The storyline itself sketches what seems like an unending assault against Churchill, both by external and ultimately internal conflicts, and the toll it takes upon the man. Eventually, the sort of emotional and mental trauma a struggle such as this can have on a leader is laid bare. The most powerful moment, and the film’s highest point, comes when Churchill, shouldering the weight of his country’s future and almost at a loss for words, bends to peer pressure to enter negotiations with the Axis Powers despite his own convictions.


Though it succeeds in most of its aspects, the film isn’t flawless. Losing its direction in the last act, the audience might wonder where exactly things are going. Yet, it doesn’t last long. The film distills into a genuine rebirth of Churchill, ending with a final, soaring speech befitting of the leader who used his words to inspire a nation to victory.

5 stars for Darkest Hour

Awards & Recognitions

bold indicates reception of award/recognition

AACTA International Awards

  • Best Lead Actor (Gary Oldman)

Broadcast Film Critics Association Awards

  • Best Picture
  • Best Actor (Gary Oldman)
  • Best Hair & Makeup
  • Best Score

Chicago Film Critics Association Awards

  • Best Actor (Gary Oldman)

Dallas-Fort Worth Film Critics Association Awards

  • Best Actor (Gary Oldman)
  • Best Picture

Detroit Film Critic Society

  • Best Actor (Gary Oldman)

Golden Globe Awards

  • Best Drama Performance by an Actor in a Motion Picture - Drama (Gary Oldman)

Heatland Film

  • Truly Moving Picture Award

Hollywood Film Awards

  • Director of the Year (Joe Wright)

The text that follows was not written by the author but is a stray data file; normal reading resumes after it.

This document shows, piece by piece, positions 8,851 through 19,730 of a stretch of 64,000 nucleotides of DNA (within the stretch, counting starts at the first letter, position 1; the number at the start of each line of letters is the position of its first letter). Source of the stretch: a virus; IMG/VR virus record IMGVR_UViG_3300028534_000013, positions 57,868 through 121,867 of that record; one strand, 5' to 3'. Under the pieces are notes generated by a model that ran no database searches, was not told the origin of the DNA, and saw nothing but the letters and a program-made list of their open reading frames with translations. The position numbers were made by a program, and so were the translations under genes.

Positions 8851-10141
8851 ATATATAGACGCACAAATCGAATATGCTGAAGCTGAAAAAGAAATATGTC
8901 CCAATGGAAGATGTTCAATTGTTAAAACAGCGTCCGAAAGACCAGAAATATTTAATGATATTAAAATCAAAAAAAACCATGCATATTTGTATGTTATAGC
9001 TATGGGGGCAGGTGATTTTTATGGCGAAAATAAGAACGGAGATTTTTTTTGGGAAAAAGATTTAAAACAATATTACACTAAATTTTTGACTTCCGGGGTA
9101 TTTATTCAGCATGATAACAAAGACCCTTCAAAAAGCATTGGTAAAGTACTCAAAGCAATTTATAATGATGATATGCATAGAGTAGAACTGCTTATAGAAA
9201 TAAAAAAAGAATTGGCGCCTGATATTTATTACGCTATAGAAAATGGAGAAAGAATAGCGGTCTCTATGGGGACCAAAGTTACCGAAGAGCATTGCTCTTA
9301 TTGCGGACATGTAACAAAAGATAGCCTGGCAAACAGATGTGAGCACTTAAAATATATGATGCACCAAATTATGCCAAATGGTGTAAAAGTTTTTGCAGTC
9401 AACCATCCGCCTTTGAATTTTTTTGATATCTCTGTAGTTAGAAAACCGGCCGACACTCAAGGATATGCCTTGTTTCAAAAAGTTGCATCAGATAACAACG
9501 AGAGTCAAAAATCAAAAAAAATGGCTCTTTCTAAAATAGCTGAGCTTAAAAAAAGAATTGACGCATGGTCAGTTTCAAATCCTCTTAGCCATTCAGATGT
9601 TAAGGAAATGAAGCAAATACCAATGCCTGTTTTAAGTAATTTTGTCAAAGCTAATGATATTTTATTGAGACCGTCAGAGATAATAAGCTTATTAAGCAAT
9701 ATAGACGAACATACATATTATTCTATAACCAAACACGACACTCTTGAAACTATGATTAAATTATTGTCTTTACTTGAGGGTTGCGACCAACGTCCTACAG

• Costume Designer of the Year

IGN Summer Movie Awards

  • Best Movie Actor

Indiana Film Journalists Association Awards

  • Best Actor (Gary Oldman)

London Critics Circle Film - ALFS Awards

  • Actor of the Year (Gary Oldman)
  • British/Irish Actor of the Year (Gary Oldman)

New York Film Critics, Online Awards

  • Best Actor (Gary Oldman)

North Texas Film Critics Association Awards

  • Best Actor (Gary Oldman)
  • Best Supporting Actress (Kristen Scott Thomas)
  • Best Director (Joe Wright)

Online Film Critics Society Awards

  • Best Actor (Gary Oldman)

Palm Springs International Film Festival Awards

  • Desert Palm Achievement Award - Best Actor (Gary Oldman)

Phoenix Critics Circle Awards

  • Best Actor (Gary Oldman)

Phoenix Film Critics Society Awards

  • Best Actor in a Leading Role (Gary Oldman)
  • Best Cinematography
  • Best Original Score

San Diego Film Critics Society Awards

  • Best Actor (Gary Oldman)

San Francisco Film Critics Circle Awards

  • Best Actor (Gary Oldman)

Santa Barbara International Film Festival Awards

  • Modern Master Award (Gary Oldman)

Satellite Awards

  • Best Actor in a Motion Picture (Gary Oldman)
  • Best Cinematography
  • Best Film Editing
  • Best Sound (Editing & Mixing)
  • Best Original Score

Screen Actors Guild Awards

  • Outstanding Performance by a Male Actor in a Leading Role (Gary Oldman)

Seattle Film Critics Awards

  • Best Actor (Gary Oldman)
  • Best Costume Design

Southeastern Film Critics Association Awards

  • Best Actor (Gary Oldman)
  • Best Picture

Toronto Film Critics Association Awards

  • Best Actor (Gary Oldman)

Vancouver Film Critics Circle Awards

  • Best Actor (Gary Oldman)

Washington DC Area Film Critics Association Awards

  • Best Actor (Gary Oldman)

Women Film Critics Circle Awards

  • Best Actor (Gary Oldman)